We live in a much more turbulent world than we like to think, but
the science we use to analyze economic, financial, and statistical
events mostly disregards the world's essentially chaotic nature. We
need to get used to the idea that wildly improbable events are
actually part of the natural order. The renowned Hungarian
mathematician and psychologist Laszlo Mero explains how the wild
and mild worlds (which he names Wildovia and Mildovia) coexist, and
that different laws apply to each. Even if we live in an ultimately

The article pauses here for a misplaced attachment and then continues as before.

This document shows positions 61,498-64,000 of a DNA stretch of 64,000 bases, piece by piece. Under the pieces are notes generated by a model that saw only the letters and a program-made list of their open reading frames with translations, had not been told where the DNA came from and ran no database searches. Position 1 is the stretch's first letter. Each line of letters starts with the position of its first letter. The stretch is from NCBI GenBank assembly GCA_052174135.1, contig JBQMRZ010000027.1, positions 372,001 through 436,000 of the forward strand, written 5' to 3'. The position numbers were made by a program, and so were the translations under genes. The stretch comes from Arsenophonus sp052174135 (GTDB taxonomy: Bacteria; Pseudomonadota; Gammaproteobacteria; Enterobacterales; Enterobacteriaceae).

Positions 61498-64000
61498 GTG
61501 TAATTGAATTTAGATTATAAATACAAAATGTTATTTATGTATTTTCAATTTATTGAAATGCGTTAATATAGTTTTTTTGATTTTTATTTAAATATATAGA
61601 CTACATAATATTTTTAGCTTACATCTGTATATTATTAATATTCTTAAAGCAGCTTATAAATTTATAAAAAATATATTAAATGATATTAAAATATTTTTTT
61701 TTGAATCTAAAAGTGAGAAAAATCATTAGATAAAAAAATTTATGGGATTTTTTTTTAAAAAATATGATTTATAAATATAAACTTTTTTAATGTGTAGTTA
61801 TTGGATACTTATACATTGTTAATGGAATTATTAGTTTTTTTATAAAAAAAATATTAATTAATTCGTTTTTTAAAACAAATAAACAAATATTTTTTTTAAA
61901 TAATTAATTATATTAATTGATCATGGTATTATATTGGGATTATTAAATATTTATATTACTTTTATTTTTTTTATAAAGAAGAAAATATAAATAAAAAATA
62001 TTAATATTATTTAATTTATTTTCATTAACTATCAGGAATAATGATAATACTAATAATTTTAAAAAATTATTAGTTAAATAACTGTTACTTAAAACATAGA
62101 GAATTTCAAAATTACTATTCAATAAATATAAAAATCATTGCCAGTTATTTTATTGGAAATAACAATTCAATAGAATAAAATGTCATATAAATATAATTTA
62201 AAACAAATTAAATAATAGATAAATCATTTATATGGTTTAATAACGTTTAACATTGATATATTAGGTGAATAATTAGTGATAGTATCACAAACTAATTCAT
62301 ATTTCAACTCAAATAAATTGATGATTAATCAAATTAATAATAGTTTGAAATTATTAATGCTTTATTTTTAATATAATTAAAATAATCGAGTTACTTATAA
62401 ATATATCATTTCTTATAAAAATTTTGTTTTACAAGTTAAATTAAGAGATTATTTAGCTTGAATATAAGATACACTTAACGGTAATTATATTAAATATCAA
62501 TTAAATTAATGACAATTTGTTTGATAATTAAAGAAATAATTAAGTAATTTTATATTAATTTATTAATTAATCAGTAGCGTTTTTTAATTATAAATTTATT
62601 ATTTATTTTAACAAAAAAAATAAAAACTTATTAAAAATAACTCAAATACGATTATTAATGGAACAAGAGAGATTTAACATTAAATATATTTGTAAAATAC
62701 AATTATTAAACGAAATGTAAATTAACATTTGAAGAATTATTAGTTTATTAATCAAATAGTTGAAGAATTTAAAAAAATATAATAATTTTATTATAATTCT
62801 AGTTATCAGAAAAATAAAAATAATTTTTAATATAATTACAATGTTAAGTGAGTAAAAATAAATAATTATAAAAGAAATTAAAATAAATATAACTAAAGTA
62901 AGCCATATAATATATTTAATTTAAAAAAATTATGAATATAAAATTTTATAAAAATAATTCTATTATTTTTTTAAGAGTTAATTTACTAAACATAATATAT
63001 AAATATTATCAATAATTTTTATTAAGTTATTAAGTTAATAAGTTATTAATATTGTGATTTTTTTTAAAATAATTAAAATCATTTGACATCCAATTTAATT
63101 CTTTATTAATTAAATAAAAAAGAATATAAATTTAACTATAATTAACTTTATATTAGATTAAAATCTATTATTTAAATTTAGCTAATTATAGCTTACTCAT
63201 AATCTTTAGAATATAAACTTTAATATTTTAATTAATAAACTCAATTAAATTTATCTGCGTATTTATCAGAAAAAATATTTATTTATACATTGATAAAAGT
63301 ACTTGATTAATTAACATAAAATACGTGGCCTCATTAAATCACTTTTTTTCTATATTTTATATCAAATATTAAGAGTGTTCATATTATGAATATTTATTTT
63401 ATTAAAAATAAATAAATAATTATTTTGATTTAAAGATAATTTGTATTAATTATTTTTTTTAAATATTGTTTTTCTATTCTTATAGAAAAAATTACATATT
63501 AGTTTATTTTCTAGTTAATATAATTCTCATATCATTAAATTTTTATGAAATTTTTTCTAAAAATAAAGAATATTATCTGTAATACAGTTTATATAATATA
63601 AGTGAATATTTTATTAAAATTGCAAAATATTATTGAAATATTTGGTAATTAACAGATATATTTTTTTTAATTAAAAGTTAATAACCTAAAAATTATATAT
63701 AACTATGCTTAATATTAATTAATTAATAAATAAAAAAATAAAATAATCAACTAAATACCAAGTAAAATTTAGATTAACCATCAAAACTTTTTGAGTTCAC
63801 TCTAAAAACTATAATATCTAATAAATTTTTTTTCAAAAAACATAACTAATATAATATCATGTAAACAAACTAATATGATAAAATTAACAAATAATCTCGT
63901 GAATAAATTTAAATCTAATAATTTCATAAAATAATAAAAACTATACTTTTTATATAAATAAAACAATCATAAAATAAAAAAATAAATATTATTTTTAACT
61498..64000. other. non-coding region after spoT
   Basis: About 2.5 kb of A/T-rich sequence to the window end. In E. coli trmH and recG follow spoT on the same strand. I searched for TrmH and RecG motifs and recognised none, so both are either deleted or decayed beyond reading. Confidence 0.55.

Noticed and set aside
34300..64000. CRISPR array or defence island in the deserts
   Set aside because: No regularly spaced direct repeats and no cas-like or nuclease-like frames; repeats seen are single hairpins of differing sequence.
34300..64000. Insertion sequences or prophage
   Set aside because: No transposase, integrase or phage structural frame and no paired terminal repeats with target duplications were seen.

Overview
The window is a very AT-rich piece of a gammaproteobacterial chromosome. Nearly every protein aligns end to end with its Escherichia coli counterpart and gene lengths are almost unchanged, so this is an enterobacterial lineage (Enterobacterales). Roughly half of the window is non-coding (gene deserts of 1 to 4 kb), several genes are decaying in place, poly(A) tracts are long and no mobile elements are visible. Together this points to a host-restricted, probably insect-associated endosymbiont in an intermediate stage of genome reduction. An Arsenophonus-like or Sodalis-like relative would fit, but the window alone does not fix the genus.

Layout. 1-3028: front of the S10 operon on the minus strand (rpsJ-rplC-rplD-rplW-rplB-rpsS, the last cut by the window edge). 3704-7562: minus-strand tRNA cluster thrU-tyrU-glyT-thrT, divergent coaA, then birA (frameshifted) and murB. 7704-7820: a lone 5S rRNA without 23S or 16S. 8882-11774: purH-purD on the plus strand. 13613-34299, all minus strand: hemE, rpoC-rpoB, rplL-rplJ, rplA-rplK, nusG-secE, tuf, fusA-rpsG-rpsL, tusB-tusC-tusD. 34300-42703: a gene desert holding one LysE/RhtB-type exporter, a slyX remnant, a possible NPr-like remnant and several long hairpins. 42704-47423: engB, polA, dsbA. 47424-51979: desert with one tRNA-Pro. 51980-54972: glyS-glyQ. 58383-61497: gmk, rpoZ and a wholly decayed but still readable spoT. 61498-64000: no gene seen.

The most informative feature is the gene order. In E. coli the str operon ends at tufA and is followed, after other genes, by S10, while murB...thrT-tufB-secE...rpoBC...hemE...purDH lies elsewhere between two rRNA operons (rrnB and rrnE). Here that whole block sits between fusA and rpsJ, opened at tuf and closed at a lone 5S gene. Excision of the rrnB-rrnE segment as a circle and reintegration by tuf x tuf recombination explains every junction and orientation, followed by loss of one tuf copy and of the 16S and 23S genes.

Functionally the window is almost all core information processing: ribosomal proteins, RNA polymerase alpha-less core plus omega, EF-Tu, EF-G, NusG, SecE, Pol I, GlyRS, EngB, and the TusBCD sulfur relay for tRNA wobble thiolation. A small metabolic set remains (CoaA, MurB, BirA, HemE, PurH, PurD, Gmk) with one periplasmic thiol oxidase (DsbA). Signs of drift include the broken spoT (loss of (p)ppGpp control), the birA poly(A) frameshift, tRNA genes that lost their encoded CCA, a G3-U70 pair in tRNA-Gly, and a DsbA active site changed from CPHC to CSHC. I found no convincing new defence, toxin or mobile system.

wild universe, he argues, we're better off pretending that it obeys
Mildovian laws. Doing so may amount to a self-fulfilling prophecy
and create an island of predictability in a very rough sea. Perched
on the ragged border between economics and complexity theory, Mero
proposes to extend the reach of science to subjects previously
considered outside its grasp: the unpredictable, unrepeatable,
highly improbable events we commonly call "miracles."
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